December 6, 2012
Q. As a new manager, what are some tips for giving effective annual performance reviews?
Ah, the dreaded annual performance review. I don’t know which is worse — being on the receiving or the giving end. In either case, I’ve heard more horror stories about bad reviews than I can count.
They usually have a sad, but similar theme. If one were to advertise the position, then it might read something like this: Inexperienced manager with passive-aggressive tendencies sought to give nebulous feedback without any specific call to action or definitive follow-up.
A bad performance review can be one of the most frustrating experiences for today’s employee. So, what exactly can you do to improve your skill set in this area? Let’s start with preparation.
An annual performance review shouldn’t be an assignment that sneaks up on you. Rather, it’s something that you should be preparing for all year.
So start from the beginning. Make sure that you sit down with your subordinate at the onset of the year and clearly lay out your expectations and set reasonable goals. What do you want them to accomplish in the coming year? What skill sets do you want them to develop or improve? What will success look like and how will it be measured?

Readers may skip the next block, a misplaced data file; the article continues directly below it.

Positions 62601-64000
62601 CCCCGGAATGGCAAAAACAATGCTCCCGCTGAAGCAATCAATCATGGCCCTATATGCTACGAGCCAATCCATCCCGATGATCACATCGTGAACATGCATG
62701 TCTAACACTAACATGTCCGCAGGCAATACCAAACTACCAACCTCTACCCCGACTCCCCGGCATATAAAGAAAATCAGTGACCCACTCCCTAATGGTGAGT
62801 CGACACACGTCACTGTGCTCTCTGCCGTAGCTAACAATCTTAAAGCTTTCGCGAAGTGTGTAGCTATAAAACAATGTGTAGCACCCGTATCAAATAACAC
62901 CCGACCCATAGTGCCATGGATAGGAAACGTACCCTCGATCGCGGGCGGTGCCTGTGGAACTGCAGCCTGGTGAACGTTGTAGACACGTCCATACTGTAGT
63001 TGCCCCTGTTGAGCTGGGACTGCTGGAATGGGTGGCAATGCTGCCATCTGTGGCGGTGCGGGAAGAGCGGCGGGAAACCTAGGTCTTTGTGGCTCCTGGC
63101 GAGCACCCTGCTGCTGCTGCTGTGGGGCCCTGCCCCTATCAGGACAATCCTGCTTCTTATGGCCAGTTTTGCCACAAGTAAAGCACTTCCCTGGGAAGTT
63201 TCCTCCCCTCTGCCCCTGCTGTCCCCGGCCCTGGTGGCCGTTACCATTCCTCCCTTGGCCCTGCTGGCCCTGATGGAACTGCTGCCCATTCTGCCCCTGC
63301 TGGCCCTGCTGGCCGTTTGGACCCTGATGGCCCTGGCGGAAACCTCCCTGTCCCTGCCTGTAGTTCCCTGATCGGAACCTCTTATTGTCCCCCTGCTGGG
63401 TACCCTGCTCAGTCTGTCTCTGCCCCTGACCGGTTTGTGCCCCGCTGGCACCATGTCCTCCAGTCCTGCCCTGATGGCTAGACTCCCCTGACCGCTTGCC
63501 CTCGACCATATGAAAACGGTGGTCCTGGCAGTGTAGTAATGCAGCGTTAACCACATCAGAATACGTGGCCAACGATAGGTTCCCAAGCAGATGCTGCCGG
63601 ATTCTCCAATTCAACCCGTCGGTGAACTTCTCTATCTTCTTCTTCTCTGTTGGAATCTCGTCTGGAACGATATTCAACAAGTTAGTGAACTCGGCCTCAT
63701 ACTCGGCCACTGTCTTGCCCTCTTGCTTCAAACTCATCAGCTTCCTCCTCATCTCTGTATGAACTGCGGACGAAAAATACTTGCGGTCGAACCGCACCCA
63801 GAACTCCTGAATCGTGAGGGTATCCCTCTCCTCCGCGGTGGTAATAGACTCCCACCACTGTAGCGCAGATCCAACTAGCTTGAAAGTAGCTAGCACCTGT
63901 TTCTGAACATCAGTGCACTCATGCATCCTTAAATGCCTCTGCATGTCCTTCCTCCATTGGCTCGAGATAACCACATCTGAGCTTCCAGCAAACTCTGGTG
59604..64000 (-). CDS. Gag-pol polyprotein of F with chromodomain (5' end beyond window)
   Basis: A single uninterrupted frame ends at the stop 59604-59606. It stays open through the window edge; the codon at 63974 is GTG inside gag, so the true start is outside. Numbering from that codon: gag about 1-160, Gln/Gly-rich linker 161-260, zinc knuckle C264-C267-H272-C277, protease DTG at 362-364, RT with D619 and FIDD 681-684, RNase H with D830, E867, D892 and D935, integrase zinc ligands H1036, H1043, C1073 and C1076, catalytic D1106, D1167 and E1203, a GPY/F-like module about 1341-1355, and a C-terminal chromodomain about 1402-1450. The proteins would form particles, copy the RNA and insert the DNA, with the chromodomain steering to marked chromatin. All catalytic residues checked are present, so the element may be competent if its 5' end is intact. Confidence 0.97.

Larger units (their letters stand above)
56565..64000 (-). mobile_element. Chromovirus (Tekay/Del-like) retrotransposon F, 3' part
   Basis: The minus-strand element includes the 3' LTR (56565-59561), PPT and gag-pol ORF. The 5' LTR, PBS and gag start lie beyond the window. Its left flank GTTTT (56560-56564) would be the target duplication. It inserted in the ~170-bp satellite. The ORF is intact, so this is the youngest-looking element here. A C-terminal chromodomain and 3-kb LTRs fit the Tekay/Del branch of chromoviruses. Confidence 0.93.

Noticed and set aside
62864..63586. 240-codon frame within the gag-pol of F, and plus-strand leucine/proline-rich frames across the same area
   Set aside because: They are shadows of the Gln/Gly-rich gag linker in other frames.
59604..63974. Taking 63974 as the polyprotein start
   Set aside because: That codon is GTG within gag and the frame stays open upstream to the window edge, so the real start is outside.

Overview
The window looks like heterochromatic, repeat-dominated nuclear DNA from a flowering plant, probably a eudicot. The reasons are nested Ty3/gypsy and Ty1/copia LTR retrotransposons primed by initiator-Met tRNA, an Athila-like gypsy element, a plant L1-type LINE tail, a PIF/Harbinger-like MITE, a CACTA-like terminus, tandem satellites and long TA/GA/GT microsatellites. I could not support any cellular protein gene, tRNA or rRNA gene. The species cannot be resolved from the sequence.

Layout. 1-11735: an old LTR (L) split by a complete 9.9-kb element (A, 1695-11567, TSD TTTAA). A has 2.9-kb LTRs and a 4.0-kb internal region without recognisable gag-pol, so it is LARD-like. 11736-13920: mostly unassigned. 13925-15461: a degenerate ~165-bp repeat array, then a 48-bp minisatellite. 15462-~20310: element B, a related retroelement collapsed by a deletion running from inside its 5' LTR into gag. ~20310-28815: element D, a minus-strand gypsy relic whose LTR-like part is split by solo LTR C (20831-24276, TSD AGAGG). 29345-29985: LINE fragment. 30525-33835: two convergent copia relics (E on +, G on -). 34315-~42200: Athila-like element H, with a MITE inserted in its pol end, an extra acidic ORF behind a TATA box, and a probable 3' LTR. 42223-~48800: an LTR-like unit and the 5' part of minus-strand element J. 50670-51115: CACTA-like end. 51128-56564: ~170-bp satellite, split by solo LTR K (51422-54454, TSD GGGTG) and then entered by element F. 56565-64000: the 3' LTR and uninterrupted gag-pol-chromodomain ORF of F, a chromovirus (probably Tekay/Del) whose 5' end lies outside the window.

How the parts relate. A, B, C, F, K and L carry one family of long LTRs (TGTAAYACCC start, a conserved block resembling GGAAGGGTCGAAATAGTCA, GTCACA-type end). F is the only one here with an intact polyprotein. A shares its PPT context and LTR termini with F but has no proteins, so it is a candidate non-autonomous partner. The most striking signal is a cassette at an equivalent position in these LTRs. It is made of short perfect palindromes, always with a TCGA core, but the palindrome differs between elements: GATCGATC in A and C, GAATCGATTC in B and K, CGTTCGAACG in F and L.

Once that’s finished, you both have something to work from. Keep notes on your employee and chat with him or her each quarter to ensure that those goals and expectations remain on target.
By the time you get to the annual review, much of the work will already be completed.
One of the things that I used to resent when I sat on the other side of the desk were pro-forma or off-the-shelf performance reviews. You know the kind — grade your subordinate on a scale of one through five on a bunch of factors that don’t have anything to do with clearly defined objectives, such as showing up to work on time.
Frankly, performance reviews should be tailored to an individual’s unique job responsibilities. You may not care if your staff arrives to work at a certain time each day as long as they’re getting the results you want them to achieve.
Use criticism as a tool aimed at scoring better performance. Too often, the annual review becomes an opportunity to tell someone what you don’t like about them as an individual. Keep it focused on job performance.
And, when you do criticize someone’s performance, you need to be specific. Where did they go wrong and how did it impact the work product? How can they improve? More important, how are you going to help them? If you’re going to tell someone that they’re not doing something correctly, then you need to offer them both training and encouragement to improve.
Finally, be willing to take a look at yourself. Ask your subordinate what you, as his or her manager, could be doing to help them accomplish goals and be a standout employee.
Remember, if you let employees know that you truly want to see them succeed, then chances are, they will.